We all understand the value of delivering superb customer support.

It encourages our existing customers to spend more money with us, return to us in future, and share their positive experiences with friends and family.

But a lot of customer support operations are based around everyone being in one place. The perception is that having an office-based support team is better for things like knowledge-sharing, collaboration, and onboarding new starters.

We’re not so sure about that. In fact, we abandoned our last office after just six weeks, because it just didn’t feel right for us.

Since then, our whole support function has been remote. But even though we rarely see our customers (or each other) in “real life”, we’ve still found a bunch of ways to create personal connections, offer exceptional support, and add some extra “wow factor” to our customer relationships.

Here’s how we do it:

1.   Ensure Consistency of Service

It takes roughly 40 positive customer experiences to outdo the damage caused by a single negative review.

That’s why it’s vital to deliver superb support every time, not just most times.

To help us do that, we’ve built a huge internal database containing details of our policies and how to talk about our websites:

We also set clear deadlines on what our responses should look like, such as:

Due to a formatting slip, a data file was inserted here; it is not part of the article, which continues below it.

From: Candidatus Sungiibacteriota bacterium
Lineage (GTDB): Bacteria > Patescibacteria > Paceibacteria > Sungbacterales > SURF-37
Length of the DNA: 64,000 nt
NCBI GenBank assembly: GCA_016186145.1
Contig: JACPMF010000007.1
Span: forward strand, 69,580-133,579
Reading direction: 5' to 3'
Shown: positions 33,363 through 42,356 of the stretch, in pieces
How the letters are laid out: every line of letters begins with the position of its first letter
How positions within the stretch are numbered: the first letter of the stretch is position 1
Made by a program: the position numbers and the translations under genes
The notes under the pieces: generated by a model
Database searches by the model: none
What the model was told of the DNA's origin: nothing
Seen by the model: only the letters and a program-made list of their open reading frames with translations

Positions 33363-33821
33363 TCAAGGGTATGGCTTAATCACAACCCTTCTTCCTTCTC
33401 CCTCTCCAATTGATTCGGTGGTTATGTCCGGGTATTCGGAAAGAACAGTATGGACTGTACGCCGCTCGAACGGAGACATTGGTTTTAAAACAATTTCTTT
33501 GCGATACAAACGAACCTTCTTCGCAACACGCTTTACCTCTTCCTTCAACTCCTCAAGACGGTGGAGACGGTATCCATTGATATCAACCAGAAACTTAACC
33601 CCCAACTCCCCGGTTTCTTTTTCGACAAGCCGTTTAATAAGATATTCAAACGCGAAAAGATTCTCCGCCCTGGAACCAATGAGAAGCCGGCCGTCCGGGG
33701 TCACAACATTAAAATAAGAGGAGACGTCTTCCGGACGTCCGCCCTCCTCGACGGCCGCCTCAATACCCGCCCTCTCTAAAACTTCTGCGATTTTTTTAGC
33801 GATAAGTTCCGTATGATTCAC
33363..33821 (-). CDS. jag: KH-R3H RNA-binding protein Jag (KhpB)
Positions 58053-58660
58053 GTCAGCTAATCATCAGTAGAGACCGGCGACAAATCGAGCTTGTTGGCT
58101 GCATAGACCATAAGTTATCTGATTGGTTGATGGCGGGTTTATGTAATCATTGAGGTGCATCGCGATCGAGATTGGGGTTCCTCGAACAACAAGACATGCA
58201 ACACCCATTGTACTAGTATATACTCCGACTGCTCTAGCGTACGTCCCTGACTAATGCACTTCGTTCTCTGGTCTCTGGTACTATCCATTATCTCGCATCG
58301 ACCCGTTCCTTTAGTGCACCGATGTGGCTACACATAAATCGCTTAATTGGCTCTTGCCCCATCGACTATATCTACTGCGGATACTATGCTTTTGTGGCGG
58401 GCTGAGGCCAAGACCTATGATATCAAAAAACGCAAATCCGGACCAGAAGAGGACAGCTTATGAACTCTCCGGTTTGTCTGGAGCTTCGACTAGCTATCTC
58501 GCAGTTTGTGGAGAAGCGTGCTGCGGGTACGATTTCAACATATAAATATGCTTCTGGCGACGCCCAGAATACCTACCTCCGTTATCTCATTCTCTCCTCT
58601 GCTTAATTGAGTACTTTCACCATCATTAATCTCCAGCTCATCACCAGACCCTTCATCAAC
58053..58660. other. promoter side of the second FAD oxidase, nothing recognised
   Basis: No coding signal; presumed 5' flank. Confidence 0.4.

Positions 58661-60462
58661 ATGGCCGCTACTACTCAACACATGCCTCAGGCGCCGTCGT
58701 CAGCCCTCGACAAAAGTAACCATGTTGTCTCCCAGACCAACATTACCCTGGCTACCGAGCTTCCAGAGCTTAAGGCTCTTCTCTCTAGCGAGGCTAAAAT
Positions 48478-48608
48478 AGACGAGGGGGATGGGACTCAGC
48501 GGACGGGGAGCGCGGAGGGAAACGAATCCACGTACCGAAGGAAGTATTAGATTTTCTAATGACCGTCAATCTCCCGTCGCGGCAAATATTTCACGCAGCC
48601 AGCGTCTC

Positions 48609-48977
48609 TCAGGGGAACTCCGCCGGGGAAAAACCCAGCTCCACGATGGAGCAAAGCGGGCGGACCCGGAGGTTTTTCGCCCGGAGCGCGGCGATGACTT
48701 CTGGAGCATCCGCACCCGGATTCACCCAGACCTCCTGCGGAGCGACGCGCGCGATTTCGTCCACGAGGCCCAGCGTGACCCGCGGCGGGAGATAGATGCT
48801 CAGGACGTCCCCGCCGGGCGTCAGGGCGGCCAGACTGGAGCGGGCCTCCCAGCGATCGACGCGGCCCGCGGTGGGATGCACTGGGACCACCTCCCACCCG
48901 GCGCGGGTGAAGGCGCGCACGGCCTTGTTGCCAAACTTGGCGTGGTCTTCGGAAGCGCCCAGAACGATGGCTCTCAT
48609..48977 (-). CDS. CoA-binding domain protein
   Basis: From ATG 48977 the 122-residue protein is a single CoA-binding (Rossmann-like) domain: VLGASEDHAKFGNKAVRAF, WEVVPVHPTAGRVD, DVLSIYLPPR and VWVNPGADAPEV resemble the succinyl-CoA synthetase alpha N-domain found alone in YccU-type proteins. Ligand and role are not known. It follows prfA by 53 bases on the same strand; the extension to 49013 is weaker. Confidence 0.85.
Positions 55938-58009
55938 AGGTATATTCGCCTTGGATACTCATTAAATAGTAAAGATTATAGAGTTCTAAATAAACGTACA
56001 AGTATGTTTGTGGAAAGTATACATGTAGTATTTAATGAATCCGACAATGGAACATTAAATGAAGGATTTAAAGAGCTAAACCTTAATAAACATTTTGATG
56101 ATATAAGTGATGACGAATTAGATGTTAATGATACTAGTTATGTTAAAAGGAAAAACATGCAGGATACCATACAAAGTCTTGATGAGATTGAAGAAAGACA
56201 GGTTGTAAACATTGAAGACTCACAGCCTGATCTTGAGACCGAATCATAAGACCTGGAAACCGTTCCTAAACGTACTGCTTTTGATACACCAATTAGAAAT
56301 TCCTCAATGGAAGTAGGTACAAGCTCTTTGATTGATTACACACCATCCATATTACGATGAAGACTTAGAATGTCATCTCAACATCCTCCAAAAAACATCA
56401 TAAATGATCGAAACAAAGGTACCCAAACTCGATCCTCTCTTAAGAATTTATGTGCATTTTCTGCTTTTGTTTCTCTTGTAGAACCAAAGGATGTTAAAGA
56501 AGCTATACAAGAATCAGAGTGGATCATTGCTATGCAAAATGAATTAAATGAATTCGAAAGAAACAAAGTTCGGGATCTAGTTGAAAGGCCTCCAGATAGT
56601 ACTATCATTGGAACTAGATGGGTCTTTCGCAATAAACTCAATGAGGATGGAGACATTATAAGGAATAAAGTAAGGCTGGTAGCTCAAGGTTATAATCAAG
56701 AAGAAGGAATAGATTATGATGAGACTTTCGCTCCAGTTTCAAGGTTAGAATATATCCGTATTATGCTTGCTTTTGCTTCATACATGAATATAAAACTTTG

• Addressing the person by name where possible
  • Avoiding abbreviations without explaining what they mean initially
  • Favoring personality and speaking as an individual rather than sounding robotic or overly formal

As well as helping us deliver a more consistent service, these measures have streamlined our customer support tons, which is really important if – like us – you don’t have the luxury of a huge support team.

2.   Take Every Opportunity to Personalize

Personalization helps you retain more customers, with 56% of people saying they feel more loyal to brands that “get them” and show a deep understanding of their goals and preferences.

Fortunately, personalizing your customer support doesn’t have to be difficult. We’ve already mentioned how we encourage our support team to refer to people by name – that’s an extremely simple (but powerful!) example of personalization.

But that sort of surface-level personalization will only get you so far.

We take things a step further by having our support team send personalized welcome videos to every new Authority Hacker member.

Stuff like this helps us overcome the lack of in-person contact between our support team and customers.

3.   Build an Information Hub

On average, support agents spend more than one-quarter of their time searching for the right answer to customer queries. And 80% of the time, they can’t even find it.

Even veterans of your customer support team will occasionally come across questions they’ve never answered before that require a bit of research.

Of course, if they’re remote, they can’t simply walk over to their manager to ask for help. They might even be based in radically different time zones, and likely can’t afford to wait several hours for a response.